According to one aspect, an integrated system is adapted for sensing a targeted nucleic acid sequence in combination with a biological probe. The probe is modified to receive light, or other electromagnetic radiation, of a first frequency and thereby caused to emit light, or other electromagnetic radiation, of a frequency different than the first frequency. The system emits the excitation light and detects the probe-emitted radiation by means of a photo-transducer. The target nucleic acid is typically a uniquely characteristic gene sequence of a pathogen such as a fungus, bacteria, or virus, or other distinct nucleic acid species, examples of which may be found in mutant mammalian cells or in individuals with inherited errors of metabolism. Alternatively, the target nucleic acid is modified or labeled to include a tag or marker that emits a signal (e.g., radiation) upon exposure to the incident light from the sensor system.

The target species may be immobilized directly on the biochip. The approach of the present invention avoids the need to have the biological sample in physical contact with the sensing system (i.e., the micro-circuit arrangement including the exciting source and sensing transducer) and is therefore attractive for simplifying large-scale production, and providing testing portability and re-usability.

According to one example application, target nucleic acid sequence is hybridized with a nucleic acid sequence that is selected for the particular nucleic acid sequence (e.g., bioprobe). As stated earlier, the selected bioprobe is immobilized on a suitable biochip substrate, the biochip being either coupled to or independent from the sensing system. The bioprobe is labeled with a tag that is capable of emitting light or other non-radioactive energy. Upon hybridization with a target nucleic acid sequence, the hybrid product is irradiated with light of suitable wavelength and caused to emit a signal in proportion to the amount of target nucleic acid hybridized. According to one application, the labeled bioprobe comprises a labeled molecular bioreceptor chosen for their known ability to selectively bind with the target nucleic acid sequence. In certain particular examples, the bioreceptor itself may exhibit changes in light emission when its cognate is bound. In other applications, the amount of target nucleic acid that is hybridized is increased when only trace quantities are present in a biological sample. In another implementation, polymerase chain reactions (PCRs) are used in connection with DNA analysis to amplify DNA sequences.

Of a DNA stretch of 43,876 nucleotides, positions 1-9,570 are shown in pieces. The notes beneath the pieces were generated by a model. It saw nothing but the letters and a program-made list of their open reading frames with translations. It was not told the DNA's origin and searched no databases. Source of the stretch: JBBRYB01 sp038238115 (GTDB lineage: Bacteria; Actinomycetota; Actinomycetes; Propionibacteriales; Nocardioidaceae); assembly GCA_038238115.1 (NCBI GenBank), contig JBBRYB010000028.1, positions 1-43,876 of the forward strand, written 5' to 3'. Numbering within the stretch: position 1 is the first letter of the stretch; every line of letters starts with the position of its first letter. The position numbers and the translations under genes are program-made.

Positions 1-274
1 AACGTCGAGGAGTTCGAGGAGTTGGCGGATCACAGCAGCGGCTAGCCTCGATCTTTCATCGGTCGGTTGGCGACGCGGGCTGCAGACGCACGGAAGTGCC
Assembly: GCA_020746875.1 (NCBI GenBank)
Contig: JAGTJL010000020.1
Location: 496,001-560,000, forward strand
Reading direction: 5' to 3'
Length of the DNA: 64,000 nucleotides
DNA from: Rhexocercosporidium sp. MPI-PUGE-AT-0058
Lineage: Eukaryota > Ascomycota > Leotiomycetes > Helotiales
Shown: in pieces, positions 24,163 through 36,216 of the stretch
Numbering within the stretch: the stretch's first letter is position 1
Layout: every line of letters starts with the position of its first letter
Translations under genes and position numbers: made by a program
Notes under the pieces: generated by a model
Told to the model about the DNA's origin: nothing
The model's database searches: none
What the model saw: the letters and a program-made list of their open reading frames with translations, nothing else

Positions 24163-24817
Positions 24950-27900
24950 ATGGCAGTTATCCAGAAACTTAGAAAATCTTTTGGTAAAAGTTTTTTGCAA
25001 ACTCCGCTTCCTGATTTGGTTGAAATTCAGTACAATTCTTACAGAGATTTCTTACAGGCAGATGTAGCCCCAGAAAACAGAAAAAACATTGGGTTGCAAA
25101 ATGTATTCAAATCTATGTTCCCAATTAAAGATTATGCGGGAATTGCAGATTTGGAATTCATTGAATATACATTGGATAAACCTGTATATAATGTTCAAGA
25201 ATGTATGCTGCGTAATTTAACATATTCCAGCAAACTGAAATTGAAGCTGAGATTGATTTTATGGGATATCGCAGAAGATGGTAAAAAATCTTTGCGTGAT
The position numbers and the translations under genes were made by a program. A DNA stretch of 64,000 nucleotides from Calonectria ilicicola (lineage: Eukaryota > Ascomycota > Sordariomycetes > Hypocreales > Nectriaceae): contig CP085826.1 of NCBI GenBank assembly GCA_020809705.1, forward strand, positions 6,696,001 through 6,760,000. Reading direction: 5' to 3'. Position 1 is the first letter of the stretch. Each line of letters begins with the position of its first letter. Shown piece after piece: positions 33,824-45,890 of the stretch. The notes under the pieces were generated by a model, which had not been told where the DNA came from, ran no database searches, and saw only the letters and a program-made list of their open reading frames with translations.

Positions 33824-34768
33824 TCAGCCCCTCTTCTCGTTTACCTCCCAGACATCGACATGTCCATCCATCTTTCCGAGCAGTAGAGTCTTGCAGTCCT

According to another aspect, light of a highly directional or focused nature is impinged on a target nucleic acid that, inherently or by virtue of an appropriate tag or label, emits a detectable signal upon irradiation. The irradiation is provided by a suitable light source, such as a laser beam or a light-emitting diode (LED). The incident light is segregated from the light emitted from the biosample using one or more techniques including providing different light paths (i.e., spatial filtration), using micro-optics for directional control of incident and excited light and/or employing appropriate optical filters to attenuate the incident light from the detector. In this regard, various implementations of the present invention are directed to using one or more of Raman, fluorescence and phosphorescence detection modes.

The micro-circuit arrangements discussed herein may be formed using one or more of a variety of techniques. According to one example approach, at least one excitation/emission source is bonded onto a silicon-based platform (e.g., an integrated circuit), the platform including filters, detectors and control circuitry formed therein. In another example approach, excitation sources of different wavelengths are bonded upon a common substrate and used in applications employing multiple tags or labels within a common biological sample. In another example approach, at least one organic-based emission source is bonded onto a silicon-based platform, the platform including optical-detectors, filters and control circuitry formed therein.

According to another example embodiment, a micro-circuit arrangement such as that discussed herein is formed by bonding at least one emission source and corresponding silicon-based optical-detectors onto a silicon-based integrated circuit platform. In one implementation, the micro-circuit arrangement is formed by bonding at least one emission source, corresponding optical-detectors, and any necessary electronic circuitry onto a glass, plastic or quartz platform, thereby allowing for a transparent substrate. In each above-mentioned approach, an emission-specific filter is integrated onto the optical-detector during fabrication of the optical-detector.

According to another example embodiment of the present invention, fluorescence sensor components are monolithically integrated, e.g., rather than being formed independently and subsequently bonded together by some method. At least one emission source, corresponding optical-detector(s) and filter(s) are monolithically integrated on a common substrate. In some schemes, the driving, readout and processing circuitry is monolithically integrated as well.